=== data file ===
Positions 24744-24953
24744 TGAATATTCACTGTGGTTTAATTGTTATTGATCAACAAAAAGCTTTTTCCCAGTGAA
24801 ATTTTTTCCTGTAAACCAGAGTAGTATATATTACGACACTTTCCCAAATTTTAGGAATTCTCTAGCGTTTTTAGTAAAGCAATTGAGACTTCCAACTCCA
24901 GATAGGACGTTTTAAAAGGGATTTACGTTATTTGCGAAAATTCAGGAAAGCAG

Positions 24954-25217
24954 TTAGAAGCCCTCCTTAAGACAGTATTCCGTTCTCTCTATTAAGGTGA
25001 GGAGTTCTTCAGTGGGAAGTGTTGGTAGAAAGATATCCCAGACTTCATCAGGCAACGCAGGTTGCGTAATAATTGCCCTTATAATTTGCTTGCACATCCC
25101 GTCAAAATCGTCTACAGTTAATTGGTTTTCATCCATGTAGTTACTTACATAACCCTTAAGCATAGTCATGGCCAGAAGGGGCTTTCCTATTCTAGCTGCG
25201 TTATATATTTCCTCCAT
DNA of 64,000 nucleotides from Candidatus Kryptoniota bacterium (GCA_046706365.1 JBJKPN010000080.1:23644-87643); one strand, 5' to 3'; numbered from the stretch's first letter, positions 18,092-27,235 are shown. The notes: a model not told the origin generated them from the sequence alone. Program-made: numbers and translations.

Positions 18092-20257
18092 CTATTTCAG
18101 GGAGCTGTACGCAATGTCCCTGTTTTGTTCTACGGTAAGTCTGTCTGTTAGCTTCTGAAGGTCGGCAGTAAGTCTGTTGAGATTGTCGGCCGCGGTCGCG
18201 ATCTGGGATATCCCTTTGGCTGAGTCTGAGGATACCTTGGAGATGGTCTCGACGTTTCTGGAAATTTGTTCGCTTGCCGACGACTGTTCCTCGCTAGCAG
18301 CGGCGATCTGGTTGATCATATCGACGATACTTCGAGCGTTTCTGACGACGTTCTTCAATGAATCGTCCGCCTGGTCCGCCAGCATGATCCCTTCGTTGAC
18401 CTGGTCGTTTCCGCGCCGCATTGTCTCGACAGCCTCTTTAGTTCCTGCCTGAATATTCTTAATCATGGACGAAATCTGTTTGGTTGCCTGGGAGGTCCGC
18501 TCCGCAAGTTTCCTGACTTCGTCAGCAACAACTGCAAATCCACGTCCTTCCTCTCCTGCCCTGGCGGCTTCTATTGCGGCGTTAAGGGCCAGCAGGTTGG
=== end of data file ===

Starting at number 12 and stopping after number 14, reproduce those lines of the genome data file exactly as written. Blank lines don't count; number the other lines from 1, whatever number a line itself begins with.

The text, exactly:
18092 CTATTTCAG
18101 GGAGCTGTACGCAATGTCCCTGTTTTGTTCTACGGTAAGTCTGTCTGTTAGCTTCTGAAGGTCGGCAGTAAGTCTGTTGAGATTGTCGGCCGCGGTCGCG
18201 ATCTGGGATATCCCTTTGGCTGAGTCTGAGGATACCTTGGAGATGGTCTCGACGTTTCTGGAAATTTGTTCGCTTGCCGACGACTGTTCCTCGCTAGCAG